SEC rules prevent pension funds from investing with firms that have made political contributions to politicians with any control over the pension fund’s investment decisions.
The law that restricts the state pension fund from investing in firms whose investment managers make political contributions to New Jersey candidates should be expanded to include donations to national political groups, a legislator said Wednesday.
Sen. Shirley Turner, D-Mercer, announced her intentions to broaden the state’s pay-to-play law a day after the Division of Investment confirmed the pension system had sold its stake in a venture capital fund with ties to a Massachusetts gubernatorial candidate who donated to the New Jersey GOP.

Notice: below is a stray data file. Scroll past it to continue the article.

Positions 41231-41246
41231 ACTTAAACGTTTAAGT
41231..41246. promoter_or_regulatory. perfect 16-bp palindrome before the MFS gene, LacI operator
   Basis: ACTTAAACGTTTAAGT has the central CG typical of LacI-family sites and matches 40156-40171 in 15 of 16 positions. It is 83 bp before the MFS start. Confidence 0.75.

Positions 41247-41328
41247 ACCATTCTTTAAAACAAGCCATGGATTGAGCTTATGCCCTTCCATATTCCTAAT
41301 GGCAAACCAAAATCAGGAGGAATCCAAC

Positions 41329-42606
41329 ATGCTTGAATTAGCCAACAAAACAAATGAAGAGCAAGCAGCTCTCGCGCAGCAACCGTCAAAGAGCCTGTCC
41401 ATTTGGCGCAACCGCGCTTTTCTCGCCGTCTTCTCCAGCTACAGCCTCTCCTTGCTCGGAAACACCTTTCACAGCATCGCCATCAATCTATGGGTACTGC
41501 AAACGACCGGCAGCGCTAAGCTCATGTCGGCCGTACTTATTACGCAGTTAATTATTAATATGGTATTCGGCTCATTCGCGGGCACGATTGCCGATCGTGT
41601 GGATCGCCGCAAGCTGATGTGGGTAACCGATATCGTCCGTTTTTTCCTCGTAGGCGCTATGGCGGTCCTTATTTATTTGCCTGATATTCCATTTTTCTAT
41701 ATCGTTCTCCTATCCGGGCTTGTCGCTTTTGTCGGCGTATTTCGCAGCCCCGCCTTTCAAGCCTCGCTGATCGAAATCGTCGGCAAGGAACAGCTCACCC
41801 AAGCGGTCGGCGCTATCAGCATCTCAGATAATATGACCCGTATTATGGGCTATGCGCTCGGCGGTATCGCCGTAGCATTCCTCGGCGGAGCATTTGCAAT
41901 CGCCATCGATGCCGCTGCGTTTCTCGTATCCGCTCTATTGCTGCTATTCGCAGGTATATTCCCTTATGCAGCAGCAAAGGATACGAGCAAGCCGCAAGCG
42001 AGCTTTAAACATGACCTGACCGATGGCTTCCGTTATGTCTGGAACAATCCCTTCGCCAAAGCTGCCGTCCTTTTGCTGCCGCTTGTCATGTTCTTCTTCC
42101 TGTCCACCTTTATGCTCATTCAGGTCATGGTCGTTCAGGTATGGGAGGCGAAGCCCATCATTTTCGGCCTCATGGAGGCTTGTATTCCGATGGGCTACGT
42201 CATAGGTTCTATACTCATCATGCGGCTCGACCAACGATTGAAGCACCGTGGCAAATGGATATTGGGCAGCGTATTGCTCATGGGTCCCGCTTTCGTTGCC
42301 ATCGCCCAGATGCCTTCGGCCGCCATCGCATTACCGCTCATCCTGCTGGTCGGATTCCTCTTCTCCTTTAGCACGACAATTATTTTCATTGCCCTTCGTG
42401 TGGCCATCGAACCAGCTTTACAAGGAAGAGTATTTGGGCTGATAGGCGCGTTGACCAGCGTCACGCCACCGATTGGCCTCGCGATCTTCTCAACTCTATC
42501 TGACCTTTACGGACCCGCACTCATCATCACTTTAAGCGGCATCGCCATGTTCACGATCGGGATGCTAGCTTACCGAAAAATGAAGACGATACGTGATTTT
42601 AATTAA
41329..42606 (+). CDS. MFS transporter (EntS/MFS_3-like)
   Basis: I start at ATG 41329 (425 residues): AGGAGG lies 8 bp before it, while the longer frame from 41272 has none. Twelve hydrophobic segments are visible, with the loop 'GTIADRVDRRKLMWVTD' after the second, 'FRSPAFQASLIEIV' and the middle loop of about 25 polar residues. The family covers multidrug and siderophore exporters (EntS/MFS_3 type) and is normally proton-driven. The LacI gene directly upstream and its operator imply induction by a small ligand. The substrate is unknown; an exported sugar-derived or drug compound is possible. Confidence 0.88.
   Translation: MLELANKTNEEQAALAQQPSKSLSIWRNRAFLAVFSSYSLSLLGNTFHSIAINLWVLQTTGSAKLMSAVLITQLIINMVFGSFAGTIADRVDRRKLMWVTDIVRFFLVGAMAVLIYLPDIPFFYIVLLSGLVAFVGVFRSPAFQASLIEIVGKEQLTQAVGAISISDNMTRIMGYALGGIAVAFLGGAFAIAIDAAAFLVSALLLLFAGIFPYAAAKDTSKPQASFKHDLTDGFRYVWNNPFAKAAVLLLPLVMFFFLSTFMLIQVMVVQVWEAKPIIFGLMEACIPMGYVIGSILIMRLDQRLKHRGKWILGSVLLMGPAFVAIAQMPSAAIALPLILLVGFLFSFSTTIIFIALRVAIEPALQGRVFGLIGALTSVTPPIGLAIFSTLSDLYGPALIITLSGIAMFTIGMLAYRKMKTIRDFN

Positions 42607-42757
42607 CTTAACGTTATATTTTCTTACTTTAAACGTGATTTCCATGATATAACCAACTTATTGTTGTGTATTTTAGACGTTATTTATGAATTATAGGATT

When the pension system approves an alternative investment — including venture capital firms and hedge funds — those firms are required to fill out disclosures listing the managers of the particular fund New Jersey is investing with and whether those individuals have made political contributions. But the state’s conflict of interest law does not cover political donations to groups outside New Jersey, like the Republican Governors Association, which Governor Christie heads.
“The method of investment should be selected based on performance and merit, not because of campaign contributions and investments should be made in the best interests of our retirees,” said Turner, whose district includes a significant number of state workers, said Wednesday in a statement. “There shouldn’t be even the appearance of political favorites.”
This is a hot-button issue in New Jersey. One union, the New Jersey AFL-CIO, filed an ethics complaint last week asking whether political donations have influence pension investments.
The issue was also raised at the meeting of the State Investment Council on Tuesday.
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